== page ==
Curtis K. Shelburne
Sometimes I think my funny bone is oddly shaped or maybe dislocated. Oh, it’s definitely there and works at least as well as it should, but it also works in inappropriate moments. And what strikes me as funny doesn’t always grab other folks the same way. For example . . .
I was heading down the highway toward home the other day when I noticed two signs, one almost on top of the other. One was a church sign: “House of Faith.” And just next to it was this sign: “Flats Fixed: Five Dollars.”
Okay, so it’s not a knee-slapper, and maybe the combination of those signs would only produce a grin in a theologically-minded preacher. But it does get a smile out of me. And it does make me think.
I know I have an occasional flat tire and, yes, some “flat” days from time to time. If I had enough faith, would I have fewer flats (flat tires, that is)?
Not to pick on any one church, even though this one does happen to sit right by the tire shop, do the most “faith-full” members of the “House of Faith” need the services of the tire shop next door less often than the same church’s Christmas & Easter bunch who wouldn’t know a tithe from a laundry detergent?
I doubt it. I couldn’t prove it, but I suspect that Christians and non-Christians, not to mention committed Christians and lackadaisical Christians, probably have flat tires in about the same rate and proportions.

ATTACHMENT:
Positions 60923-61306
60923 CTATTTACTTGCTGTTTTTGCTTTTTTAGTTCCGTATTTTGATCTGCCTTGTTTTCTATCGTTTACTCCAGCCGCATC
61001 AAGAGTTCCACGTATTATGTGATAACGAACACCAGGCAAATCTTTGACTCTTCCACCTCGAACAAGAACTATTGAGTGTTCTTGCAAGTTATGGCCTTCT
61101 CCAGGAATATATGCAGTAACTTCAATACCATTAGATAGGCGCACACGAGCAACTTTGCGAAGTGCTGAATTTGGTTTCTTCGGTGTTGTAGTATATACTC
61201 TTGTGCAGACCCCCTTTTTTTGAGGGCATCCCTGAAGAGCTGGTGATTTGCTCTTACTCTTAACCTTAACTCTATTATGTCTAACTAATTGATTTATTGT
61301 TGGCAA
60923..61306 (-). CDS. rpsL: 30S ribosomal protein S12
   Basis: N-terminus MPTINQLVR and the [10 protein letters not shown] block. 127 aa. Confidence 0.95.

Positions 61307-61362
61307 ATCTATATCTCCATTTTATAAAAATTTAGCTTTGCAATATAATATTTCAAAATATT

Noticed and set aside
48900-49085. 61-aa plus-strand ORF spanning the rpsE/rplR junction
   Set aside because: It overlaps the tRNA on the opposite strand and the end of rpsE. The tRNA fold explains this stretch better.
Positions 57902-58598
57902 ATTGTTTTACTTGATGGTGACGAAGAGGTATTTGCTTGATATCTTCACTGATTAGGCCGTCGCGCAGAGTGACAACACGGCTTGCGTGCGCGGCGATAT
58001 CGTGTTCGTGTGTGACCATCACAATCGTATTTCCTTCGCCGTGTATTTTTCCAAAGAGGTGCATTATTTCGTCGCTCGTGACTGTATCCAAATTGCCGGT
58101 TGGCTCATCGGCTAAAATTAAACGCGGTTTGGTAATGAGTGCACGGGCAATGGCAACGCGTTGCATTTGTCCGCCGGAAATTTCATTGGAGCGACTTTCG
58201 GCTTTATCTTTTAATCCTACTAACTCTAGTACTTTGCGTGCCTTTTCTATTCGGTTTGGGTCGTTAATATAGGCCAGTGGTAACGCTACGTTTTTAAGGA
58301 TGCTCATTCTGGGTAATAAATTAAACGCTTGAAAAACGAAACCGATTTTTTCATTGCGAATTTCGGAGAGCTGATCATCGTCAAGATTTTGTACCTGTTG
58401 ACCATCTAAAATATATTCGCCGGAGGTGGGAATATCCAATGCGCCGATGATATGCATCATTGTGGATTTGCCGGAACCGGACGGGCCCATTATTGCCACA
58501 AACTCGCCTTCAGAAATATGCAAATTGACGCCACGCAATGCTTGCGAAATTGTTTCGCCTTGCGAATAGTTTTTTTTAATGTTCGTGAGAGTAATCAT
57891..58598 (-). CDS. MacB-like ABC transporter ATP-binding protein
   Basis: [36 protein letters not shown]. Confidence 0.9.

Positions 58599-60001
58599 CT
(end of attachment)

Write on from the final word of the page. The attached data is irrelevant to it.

And I suspect that the same thing is true for heart disease and stroke, cancer and diabetes, etc. Oh, I am sure that a person who is truly in love with the Lord, who displays the “fruit of the Spirit,” who is not given to fits of anger and resentment, who enjoys all of God’s good blessings but is not a slave to any of them—I suspect that person will reap some physical as well as many, many spiritual benefits. Some natural consequences of living a God-centered life are as positively and physically real as some negative consequences of living a self-centered life.
But we all live in the same fallen world. And people who live in this world have flats.
Yes, you might have a flat because you were where you had no business to be. If folks who drive to X-rated “bookstores” always came away with flat tires, they’d probably go there less often. (Would we “go to” pettiness and bitterness less often if “going there” flattened one of our tires?)
But folks also occasionally pick up nails in hospital parking lots while visiting the sick. And we need to be very careful indeed about the conclusions we draw about the “why’s” of hardship and suffering in our lives and in the lives of the people around us. Bad things do happen at times to “good” people who are full of faith.
Just before Jesus healed a man who had been born blind, His disciples asked, “Who sinned? This man or his parents, that he was born blind?” Jesus’ answer: “Neither.”
Sometimes when you’re traveling through this world, you just pick up a nail.